Today's postponed space walk by shuttle astronauts William Lenoir and Joseph Allen was given the green light for Monday after flight surgeons decided Lenoir was over his spell of motion sickness.
"Bill Lenoir reports he is doing better every hour," flight director Tommy Holloway said this afternoon at the Johnson Space Center, where the flight of the Columbia is directed. "He said he was feeling 100 percent this morning so I assume he's 105 percent by now."
While Lenoir and Allen prepared for their walk, Cmdr. Vance Brand and pilot Robert Overmyer maneuvered the shuttle with a series of five small engine burns onto a new flight path designed to bring the 100-ton spaceliner down at Edwards Air Force Base in California's Mojave Desert at 9:33 a.m. (EST) Tuesday, about four minutes later than originally planned.
"This gives us a little better daylight condition at landing," Holloway said. "What it also does is increase our cross range a little bit, which means we'll have to watch it more closely to make sure we don't have to correct for too much cross range." Cross range means the number of banking turns the astronauts will have to make to line up with the concrete runway at Edwards.
If Lenoir sleeps well tonight and eats his breakfast without trouble, he will step out of Columbia's airlock at 7:50 a.m. EST to take America's first walk in space in almost nine years. Parts of the walk will be televised live.
Minutes after Lenoir hooks his waist tether to a slide wire and moves down the starboard side of the cargo bay, Allen will follow on the port side.
Lenoir will need to be fit. In the 3 1/2 hours he and Allen plan to move up and down Columbia's 65-foot-long cargo bay, held down by pulleys and holding onto handrails and foot restraints, they will perform tasks that involve manipulating more small parts and tools than most astronauts handled outside orbiting spacecraft through the Gemini, Apollo and Skylab programs.
Lenoir's trickiest task will be to simulate the repair of an electronics box identical to the one that has broken down on an orbiting spacecraft called the Solar Maximum Mission. The simulation will be repeated by the astronauts of the 11th space shuttle flight early in 1984 and then done for real late in 1984 when the crew of shuttle flight 13 attempts to repair the electronics box on the now-useless spacecraft.
The toughest part of walking in space is dealing with the heat generated inside the space suit, in part from the body's own strenuous effort to move while weightless, in part from any heat radiated by the suit's electonic gear and in part from the sun beating down on the space walkers.
Lenoir and Allen will test a new suit, one that has better cooling, lighter weight and affords more mobility. Underneath the bulky outer suit, they will wear a cooling garment -- the "spaghetti suit" -- which resembles long underwear lined with 300 feet of plastic tubing through which water chilled to almost freezing is pumped.
Before their walk, Lenoir and Allen will wear the suits for almost three hours, breathing pure oxygen at a pressure of five pounds per square inch instead of the routine mix of nitrogen and oxygen they breathe inside the cabin at the sea-level pressure of 14.5 pounds a square inch. The procedure should wash the nitrogen from their blood and prevent them from getting the bends when they return to the airlock.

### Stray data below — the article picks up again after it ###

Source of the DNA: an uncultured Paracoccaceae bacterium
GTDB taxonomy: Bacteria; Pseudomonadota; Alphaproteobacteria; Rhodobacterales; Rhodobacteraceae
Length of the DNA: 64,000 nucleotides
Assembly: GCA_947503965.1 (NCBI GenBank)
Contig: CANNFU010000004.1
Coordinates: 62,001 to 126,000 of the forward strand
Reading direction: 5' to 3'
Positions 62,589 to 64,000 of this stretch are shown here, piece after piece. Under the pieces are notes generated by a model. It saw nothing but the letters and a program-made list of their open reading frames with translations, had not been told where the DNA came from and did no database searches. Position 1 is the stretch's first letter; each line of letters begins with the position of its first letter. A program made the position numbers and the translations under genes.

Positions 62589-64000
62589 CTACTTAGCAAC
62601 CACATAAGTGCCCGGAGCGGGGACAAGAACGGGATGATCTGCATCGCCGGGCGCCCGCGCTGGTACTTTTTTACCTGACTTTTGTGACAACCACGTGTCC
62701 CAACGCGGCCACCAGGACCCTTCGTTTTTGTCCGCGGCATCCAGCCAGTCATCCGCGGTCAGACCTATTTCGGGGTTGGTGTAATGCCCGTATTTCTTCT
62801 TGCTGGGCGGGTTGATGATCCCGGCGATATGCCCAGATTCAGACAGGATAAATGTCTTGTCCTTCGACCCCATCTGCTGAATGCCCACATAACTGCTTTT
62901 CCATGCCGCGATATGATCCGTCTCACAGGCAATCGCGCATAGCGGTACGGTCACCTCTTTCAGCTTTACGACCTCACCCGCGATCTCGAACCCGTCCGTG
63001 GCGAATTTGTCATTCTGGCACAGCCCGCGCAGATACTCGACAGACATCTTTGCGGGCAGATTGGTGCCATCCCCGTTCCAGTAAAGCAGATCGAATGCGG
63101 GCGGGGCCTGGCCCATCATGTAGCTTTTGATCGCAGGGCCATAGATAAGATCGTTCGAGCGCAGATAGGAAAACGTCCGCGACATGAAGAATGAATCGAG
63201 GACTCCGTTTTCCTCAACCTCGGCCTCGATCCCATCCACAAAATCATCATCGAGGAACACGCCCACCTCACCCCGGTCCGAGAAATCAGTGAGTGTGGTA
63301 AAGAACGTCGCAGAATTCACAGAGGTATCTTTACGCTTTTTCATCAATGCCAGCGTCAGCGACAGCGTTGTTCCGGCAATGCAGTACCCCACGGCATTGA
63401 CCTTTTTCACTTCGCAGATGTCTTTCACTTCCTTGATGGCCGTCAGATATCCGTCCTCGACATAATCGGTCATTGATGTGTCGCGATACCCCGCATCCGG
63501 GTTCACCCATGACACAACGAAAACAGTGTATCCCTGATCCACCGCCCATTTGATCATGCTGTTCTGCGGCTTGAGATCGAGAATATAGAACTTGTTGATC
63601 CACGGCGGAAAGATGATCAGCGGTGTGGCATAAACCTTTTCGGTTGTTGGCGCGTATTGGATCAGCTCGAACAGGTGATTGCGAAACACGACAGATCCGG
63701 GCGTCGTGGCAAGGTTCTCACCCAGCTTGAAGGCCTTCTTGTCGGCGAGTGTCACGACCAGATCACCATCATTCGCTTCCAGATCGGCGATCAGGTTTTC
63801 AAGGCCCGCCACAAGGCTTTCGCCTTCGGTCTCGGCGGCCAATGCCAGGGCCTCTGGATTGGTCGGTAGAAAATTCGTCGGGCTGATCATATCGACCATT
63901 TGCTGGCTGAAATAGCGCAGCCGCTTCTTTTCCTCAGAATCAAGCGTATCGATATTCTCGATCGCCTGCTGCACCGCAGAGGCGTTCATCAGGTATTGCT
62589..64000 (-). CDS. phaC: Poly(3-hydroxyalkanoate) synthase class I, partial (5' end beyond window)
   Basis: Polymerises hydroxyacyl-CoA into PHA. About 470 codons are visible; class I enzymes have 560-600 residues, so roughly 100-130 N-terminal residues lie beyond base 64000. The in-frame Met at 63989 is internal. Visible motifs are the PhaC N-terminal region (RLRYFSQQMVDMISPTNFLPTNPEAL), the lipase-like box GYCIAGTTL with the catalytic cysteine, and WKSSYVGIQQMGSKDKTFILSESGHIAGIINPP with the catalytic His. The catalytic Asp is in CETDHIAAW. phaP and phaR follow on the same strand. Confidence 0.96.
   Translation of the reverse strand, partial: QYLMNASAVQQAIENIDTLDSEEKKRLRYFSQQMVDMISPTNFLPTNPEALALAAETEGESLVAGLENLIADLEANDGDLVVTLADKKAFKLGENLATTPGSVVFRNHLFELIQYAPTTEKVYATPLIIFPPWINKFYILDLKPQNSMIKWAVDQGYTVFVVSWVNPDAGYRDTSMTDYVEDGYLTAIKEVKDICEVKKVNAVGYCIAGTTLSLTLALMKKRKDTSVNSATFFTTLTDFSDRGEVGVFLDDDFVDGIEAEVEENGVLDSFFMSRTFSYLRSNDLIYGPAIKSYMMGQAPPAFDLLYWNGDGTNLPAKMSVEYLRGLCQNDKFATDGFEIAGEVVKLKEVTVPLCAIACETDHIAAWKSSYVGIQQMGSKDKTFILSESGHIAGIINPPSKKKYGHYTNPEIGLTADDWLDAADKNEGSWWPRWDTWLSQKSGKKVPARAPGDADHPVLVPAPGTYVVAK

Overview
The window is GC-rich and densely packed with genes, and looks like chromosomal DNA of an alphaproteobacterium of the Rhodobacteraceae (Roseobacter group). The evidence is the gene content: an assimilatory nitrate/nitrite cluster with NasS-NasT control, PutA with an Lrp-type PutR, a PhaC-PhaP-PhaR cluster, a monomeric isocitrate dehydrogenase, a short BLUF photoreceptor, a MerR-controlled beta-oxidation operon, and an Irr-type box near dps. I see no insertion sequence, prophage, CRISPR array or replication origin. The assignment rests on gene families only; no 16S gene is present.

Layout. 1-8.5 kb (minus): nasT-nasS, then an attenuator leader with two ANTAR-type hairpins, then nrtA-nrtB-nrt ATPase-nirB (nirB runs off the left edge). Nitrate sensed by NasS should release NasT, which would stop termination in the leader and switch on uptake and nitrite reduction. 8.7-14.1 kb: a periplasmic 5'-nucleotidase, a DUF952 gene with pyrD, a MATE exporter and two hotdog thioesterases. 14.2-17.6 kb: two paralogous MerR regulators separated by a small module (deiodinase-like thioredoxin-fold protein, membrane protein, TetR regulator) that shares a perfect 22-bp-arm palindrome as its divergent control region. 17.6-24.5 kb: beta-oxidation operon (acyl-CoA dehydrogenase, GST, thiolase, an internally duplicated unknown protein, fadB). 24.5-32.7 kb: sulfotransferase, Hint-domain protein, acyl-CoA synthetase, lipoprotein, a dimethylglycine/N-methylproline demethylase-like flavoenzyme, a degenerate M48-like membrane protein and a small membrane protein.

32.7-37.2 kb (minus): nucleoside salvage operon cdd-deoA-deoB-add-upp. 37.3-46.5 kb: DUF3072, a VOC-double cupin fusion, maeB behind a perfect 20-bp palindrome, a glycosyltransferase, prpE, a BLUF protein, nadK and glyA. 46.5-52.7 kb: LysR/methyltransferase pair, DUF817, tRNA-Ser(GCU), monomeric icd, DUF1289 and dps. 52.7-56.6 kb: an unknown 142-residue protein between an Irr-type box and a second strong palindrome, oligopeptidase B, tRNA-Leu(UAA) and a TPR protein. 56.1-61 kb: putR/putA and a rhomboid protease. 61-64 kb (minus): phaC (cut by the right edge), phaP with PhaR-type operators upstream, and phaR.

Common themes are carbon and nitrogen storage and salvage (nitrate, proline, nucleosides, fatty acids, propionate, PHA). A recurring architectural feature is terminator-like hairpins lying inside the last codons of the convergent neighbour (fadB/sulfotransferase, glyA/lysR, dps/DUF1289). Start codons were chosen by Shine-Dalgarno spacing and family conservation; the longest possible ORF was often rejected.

Holloway said the shuttle crew has accomplished all of its major objectives, except for the space walk. He said the only piece of complex machinery aboard the shuttle that had broken down was one of four cathode ray tubes that give the crew television images of the spacecraft. It was repaired today by Overmyer, who removed floor panels and switched the cables supplying power to the tube.
There was also one hitch on the ground, when an electrical fire in the Mission Control Center Saturday night short-circuited a cable, blacking out a computer at 9:50 (EST). The computer stayed down for three hours while flight directors switched to a backup.
Flight directors were unable to talk to the astronauts or receive data from Columbia for more than 30 minutes while the spacecraft flew over Dakar and Madrid. The astronauts were asleep at the time, but had they been awakened, they would have been unable to communicate.
Today, the shuttle astronauts spent part of their time ducking down to Columbia's lower deck to tend locker boxes containing three experiments designed and built by Scott Thomas of Utah State University, Aaron Gillette of Western Carolina University and Michelle Issel of American University.
Issel's experiment is an attempt to grow sulphate salt crystals to see if weightlessness does away with the tiny lumps and bumps that form on crystals grown on Earth. Gillette's is an attempt to grow sponges soaked in different chemicals that correspond to the Florida seawater, where sponges grow best in America.
"Aaron has a theory that sponges grow using the force of gravity to help them," Allen said, "and we're testing that by permitting sponges to grow here, if they indeed will grow."
Thomas' experiment will try to find out if fluids flow the same way in space they do on Earth. In his box, Thomas placed four different samples of oil on flat-bed pans warmed by tiny electric heaters. As the oil gets warmer, it should thin out and move along the pan while a camera records its movement.
While it hardly seemed as momentous as the launch of a $50 million communications satellite the other day, the test brought broad smiles to the 18-year-old Thomas as he watched from Mission Control.
"Tell Scott, no bumps and no jiggles," Allen said. "I promised him . . . ." Replied Mission Control: "He has been so informed."